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Animal Identification: Overview and Issues

by 5m Editor
3 May 2007, at 9:57am

US - Livestock industry groups, animal health officials, and the U.S. Department of Agriculture (USDA) have been working to establish a nationwide identification (ID) system capable of quickly tracking animals from birth to slaughter, in order to combat a serious animal disease and/or to satisfy foreign market specifications. Some consumer groups are among those who believe ID also would be useful for food safety or retail labeling purposes. Some producers oppose new programs, fearing they will be costly and intrusive. In the 110th Congress as of April 2007, one related bill (H.R. 1018) had been introduced; it would prohibit a mandatory program. Lawmakers could be asked to consider this or other measures on the topic, possibly as part of a 2007 farm bill.

What Is Animal ID and Why Is It Used?

Animal ID refers to keeping records on farm animals or groups (e.g., flocks; herds) so that they can be more easily tracked from birth to slaughter. Use of animal ID dates back at least to the 1800s, when hot iron brands were used throughout the U.S. West to indicate ownership. ID methods today include ear, back, and tail tags; neck chains, freeze (as opposed to hot iron) brands, and leg bands. Some producers use radio frequency ID transponders with information that is read by scanners and fed into computer databases. The reasons for identifying and tracking animals and their products also have evolved.

Animal Health. Animal ID can help to identify the source of dangerous and costly animal diseases and to contain them. In the global marketplace, animal disease programs, aided by traceability systems, are used both to reassure buyers about the health of U.S. animals and to satisfy foreign veterinary and/or food safety requirements. USDA’s Animal and Plant Health Inspection Service (APHIS) oversees animal health in consultation with state veterinary authorities, and some of its disease eradication and control efforts effectively require ID and tracking. For example, for brucellosis, a highly contagious and costly disease mainly affecting cattle, bison, and swine (once common here), uniquely numbered brucellosis ID tags were routinely attached to animals, which noted that they had been vaccinated or tested. Today, however, brucellosis has largely been eradicated from U.S. commercial herds, so such ID is no longer widespread. Examples of other official disease programs include pseudorabies in swine and scrapie in sheep, where swine and sheep, respectively, must be officially identified before entering interstate commerce. Often state laws or breed association rules require animals of these and other species, like cattle and horses, to be identified to participate in shows or races.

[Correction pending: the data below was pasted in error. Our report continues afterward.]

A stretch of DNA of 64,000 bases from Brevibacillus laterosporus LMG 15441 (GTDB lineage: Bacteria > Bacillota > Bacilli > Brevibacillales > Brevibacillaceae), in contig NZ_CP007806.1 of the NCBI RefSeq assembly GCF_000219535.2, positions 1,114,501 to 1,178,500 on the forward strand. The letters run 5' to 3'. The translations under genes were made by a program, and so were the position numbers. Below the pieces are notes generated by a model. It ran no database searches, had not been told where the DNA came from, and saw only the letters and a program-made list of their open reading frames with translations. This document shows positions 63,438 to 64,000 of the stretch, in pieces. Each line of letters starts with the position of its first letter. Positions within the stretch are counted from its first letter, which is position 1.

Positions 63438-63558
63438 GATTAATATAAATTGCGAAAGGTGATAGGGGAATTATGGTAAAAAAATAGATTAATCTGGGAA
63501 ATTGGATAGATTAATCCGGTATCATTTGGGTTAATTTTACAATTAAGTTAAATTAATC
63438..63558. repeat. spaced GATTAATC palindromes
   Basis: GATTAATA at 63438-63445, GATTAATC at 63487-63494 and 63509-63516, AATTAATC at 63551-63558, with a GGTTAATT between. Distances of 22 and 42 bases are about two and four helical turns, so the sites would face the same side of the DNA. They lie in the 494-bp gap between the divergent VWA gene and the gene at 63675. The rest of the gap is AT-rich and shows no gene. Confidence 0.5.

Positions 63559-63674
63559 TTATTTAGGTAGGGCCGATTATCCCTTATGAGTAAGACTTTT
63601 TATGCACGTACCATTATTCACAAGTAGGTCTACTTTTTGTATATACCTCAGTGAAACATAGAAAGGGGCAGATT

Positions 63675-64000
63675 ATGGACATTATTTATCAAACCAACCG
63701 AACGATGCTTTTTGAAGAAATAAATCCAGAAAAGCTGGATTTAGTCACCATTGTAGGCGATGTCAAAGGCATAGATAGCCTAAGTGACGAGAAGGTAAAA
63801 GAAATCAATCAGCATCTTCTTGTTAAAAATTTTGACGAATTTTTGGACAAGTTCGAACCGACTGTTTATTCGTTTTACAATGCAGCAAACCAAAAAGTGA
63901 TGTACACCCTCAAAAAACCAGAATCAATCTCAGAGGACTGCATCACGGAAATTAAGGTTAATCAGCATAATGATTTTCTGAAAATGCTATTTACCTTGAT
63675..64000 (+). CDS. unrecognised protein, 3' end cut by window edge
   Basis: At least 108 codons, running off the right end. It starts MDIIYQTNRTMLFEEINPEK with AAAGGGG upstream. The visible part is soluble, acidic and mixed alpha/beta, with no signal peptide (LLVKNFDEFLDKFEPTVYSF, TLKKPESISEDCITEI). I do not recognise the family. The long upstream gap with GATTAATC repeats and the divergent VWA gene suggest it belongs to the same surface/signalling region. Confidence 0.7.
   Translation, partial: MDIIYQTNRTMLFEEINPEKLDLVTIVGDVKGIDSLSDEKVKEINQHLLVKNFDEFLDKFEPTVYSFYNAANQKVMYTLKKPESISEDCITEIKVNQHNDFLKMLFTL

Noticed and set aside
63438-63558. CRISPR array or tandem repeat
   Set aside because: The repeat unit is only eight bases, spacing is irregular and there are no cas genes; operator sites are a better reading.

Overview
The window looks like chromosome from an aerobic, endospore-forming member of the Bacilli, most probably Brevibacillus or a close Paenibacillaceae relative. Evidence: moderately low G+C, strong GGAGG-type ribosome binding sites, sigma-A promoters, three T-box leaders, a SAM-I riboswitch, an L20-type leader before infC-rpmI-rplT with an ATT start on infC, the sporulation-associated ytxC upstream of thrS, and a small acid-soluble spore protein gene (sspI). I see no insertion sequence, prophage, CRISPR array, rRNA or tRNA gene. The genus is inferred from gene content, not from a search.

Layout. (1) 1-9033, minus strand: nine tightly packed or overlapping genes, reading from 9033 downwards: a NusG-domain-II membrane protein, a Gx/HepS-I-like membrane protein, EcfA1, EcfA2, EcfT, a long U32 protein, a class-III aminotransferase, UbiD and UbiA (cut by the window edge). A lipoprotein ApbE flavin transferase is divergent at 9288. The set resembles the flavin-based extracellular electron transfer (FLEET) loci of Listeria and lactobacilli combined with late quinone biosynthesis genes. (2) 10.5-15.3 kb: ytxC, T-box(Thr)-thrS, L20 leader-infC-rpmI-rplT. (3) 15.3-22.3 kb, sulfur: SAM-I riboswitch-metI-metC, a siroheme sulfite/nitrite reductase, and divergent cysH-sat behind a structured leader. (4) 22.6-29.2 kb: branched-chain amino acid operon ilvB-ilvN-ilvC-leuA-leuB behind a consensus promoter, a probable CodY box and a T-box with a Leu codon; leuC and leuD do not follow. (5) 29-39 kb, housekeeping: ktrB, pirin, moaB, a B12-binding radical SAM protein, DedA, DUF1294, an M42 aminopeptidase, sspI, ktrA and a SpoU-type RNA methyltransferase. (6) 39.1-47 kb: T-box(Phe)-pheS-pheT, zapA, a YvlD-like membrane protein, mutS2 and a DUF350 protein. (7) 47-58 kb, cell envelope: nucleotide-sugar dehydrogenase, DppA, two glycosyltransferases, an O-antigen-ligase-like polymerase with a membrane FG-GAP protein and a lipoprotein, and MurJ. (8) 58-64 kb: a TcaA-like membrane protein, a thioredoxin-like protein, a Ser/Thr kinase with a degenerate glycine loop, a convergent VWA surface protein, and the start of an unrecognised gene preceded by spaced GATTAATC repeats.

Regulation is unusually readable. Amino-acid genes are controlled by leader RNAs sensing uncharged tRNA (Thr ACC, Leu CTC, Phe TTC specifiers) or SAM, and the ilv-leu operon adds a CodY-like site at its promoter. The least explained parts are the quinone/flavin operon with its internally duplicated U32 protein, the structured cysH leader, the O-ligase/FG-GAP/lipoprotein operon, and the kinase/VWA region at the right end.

Still, no universal system captures the locations and movements of all farm animals across all states. The existing programs, even where mandated by a state or other entity, are not designed to work in concert with one another, slowing disease response times and/or leaving informational gaps, according to USDA. U.S. limitations were demonstrated after bovine spongiform encephalopathy (BSE, or mad cow disease) was discovered in the United States (in a Canadian-born dairy cow) in December 2003. A number of trading partners that had quickly closed their borders to U.S. beef reportedly were reluctant to reopen them, due in part to U.S. difficulties in tracing the whereabouts of other cattle that had entered the United States with the BSE-infected cow; similar difficulties arose in determining the whereabouts and/or herdmates of the two later U.S.- born BSE cases.1